A retrospective on open sourcing projects at My C-Sense

Today is my last day at My C-Sense, after almost 2 years working on creating and modernizing existing PHP applications. This has been an incredibly rich experience in an excellent work environment, I will surely miss this job and my colleagues.

Now is probably a good time to look back on our open source experience as a company, and as a developer. It all started when we moved all of our code to GitHub: we used a lot of open source software and libraries, and we thought we might try to contribute some day with some small internal projects too.

So that's how MyCLabs was born: let's keep the door open for open source because "why not".


The first project was born out of a simple need: a confirmation box on some buttons and links. We were using Bootstrap, but adding all the JS and HTML needed for such a simple thing was definitely worth a JS function. So instead of a quick and dirty solution, I turned to jQuery and learned how plugins worked, just for fun and because it wasn't a big investment. In no time, jquery.confirm was born (the demo is here).

The project was absolutely not ambitious, yet it's probably our most successful project yet. It has 30 forks, received 10 pull requests and has 13 releases. That's not much, but for a simple confirmation dialog, it's quite nice.

And what's interesting is that it's the perfect example of an open source "success" from the company's point of view: we receive much more contributions than we contribute to it ourselves. We get bugfixes "for free", and we even got our migration to Bootstrap 3 covered for us by a contributor. Which company wouldn't want that?

PHP Enum

The next project open sourced was a bit different. PHP Enum is an implementation of an Enum structure for PHP. That's probably not the first time you hear about something like that, so here is why we created one:

We ended up using it in some places in our application, and I ended up using it in PHP-DI. We received a few contributions, but obviously there's not a lot of room for bugs or new features since it's very simple.

In the end, this library has been installed more than 16 000 times, which is definitely a lot and that makes us happy (PHP-DI installs might represent a good share of that).


MyCLabs\ACL is the one I'm the most proud of. We have been working on the ACL problem and access control for more than 4 years (I've been on and off at My C-Sense), changing, improving and rewriting our solution about every year. It has been a major headache, especially since it's a problem that leaks everywhere: in the model, at the database level, at the routing level, in the views, … And its impact on performance was definitely one of the biggest challenge.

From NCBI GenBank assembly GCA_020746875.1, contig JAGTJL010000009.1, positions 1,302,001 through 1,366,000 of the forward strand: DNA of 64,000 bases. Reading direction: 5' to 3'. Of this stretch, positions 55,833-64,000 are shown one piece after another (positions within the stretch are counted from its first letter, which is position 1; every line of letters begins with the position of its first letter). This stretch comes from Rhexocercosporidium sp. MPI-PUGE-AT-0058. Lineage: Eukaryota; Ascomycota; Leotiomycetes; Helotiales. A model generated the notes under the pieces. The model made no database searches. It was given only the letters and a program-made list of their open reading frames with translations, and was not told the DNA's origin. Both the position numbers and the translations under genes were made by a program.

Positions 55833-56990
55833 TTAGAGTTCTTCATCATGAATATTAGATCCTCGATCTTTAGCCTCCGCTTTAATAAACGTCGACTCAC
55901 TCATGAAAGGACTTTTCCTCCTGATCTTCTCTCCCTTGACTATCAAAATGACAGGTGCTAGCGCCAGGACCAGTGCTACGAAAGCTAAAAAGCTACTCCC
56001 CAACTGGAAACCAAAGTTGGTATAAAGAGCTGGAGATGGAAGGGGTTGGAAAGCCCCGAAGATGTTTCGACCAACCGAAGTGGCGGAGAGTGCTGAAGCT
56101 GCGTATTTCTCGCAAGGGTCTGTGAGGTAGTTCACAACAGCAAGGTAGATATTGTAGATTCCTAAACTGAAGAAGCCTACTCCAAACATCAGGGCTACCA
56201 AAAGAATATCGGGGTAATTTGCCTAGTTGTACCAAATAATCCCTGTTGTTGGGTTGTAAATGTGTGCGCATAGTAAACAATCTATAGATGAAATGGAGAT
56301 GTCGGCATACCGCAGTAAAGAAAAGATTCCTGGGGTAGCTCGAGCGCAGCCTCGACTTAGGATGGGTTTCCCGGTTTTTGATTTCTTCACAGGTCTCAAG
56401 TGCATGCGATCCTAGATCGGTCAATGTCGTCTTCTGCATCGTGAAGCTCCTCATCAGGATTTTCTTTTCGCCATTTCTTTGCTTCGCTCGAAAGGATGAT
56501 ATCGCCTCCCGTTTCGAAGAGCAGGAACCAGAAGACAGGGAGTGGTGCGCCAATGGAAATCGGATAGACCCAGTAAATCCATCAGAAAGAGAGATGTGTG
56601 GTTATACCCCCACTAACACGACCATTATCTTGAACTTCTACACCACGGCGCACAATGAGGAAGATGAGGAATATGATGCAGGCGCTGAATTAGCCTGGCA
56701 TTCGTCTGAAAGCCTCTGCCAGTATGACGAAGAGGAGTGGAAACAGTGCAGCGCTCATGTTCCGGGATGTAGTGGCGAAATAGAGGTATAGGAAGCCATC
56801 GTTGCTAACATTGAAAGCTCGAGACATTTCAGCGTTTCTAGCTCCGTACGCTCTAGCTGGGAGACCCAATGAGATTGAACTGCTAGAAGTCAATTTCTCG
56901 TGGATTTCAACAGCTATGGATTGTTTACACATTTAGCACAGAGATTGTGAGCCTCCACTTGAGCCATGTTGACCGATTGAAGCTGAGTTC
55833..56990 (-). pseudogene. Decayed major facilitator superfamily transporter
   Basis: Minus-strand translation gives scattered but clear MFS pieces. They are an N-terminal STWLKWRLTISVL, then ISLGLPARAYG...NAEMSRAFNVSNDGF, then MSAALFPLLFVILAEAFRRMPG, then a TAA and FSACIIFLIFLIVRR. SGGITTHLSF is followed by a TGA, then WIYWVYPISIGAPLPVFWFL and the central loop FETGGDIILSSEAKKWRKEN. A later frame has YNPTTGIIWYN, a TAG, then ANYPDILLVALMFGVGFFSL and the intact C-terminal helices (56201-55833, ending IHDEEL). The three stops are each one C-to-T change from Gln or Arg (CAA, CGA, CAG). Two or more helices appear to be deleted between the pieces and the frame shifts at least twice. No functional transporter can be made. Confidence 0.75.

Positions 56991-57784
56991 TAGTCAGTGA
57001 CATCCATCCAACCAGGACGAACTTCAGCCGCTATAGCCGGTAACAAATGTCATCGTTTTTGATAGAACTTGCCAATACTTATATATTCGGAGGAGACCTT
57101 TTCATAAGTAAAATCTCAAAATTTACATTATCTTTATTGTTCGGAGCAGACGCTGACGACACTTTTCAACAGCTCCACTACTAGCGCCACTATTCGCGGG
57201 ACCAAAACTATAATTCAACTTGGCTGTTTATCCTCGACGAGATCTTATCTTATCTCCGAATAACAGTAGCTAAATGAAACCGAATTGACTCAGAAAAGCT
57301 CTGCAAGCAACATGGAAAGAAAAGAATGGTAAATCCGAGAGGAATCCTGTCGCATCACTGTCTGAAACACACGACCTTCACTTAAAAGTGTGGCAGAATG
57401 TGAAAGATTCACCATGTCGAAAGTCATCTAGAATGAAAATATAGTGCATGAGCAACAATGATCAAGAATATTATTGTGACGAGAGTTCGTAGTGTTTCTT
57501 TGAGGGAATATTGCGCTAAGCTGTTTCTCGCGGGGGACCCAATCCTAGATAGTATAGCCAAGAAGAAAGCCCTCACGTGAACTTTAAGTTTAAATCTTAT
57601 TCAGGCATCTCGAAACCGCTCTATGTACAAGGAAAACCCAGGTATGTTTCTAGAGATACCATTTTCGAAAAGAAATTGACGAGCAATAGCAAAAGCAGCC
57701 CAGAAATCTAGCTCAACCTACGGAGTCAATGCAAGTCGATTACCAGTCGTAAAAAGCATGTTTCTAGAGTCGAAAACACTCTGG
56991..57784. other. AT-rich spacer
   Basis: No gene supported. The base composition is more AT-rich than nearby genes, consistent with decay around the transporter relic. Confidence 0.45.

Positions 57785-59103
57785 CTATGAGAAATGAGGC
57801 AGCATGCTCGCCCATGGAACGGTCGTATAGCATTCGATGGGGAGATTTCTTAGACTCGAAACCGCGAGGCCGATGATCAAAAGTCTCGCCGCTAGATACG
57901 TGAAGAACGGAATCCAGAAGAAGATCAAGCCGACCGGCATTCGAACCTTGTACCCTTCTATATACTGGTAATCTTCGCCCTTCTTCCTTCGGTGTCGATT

We were always looking at all the existing PHP solutions, but none of them was ever even close to fit our need. We've always been amazed about this, because we are sure many other companies have the same needs as us.

So because of all this, our ACL system was something I definitely wanted to open source some day. But given its complexity, and the fact it was deeply coupled to our application, it was impossible. Then came Doctrine 2.4, and then 2.5, and it changed a lot of things. As the next big rewrite (again) was planned, I suggested we tried to make it open source. And that would not mean "just publish the code online". That would mean make the effort on making a completely decoupled library with tests and documentation.

It took a few weeks to build it, and the company paid for that effort. But it was greatly rewarded with a solution much more solid and powerful than we ever built.

Thinking and building our code on in a more generic way was definitely beneficial. We previously had an unstable, half-tested, undocumented, slow and unmaintainable ACL system. We wouldn't dare touch it in fear of breaking everything. We now have a very powerful, tested, fast and documented solution. Yes it took time, but it was definitely worth it.

And I think this library is a perfect example of how open source was beneficial, even without any external contribution.

And as a developer, making the library open source turned the most boring problem on earth (permissions!) into a fascinating one! I couldn't stop thinking about it out of work when I was working on it.

My C-Sense is now working on a v2, with a much more simpler configuration and usage (much less boilerplate code). That's so interesting that I'll probably be following the project and maybe helping out if I have the time ;)


The ACL project had been a success, so when we ended up moving away from Gearman and thus rewriting our worker system (coupling, coupling…), I suggested we tried building an open source solution for it. Here's MyCLabs\Work.

Of course, I had a look at everything that could fit the bill. But again, we needed a feature that wasn't provided by any open source library I could find:

That task is too long, it needs to run in background and the user will be notified by email when it finishes. But sometimes it can be very fast, so receiving an email is useless and looks stupid.

So we want to run the task in background, but if it takes less than 5 seconds, we need to show the result to the user directly (in the web page) as if it didn't run in background. And of course, the worker shouldn't send any email!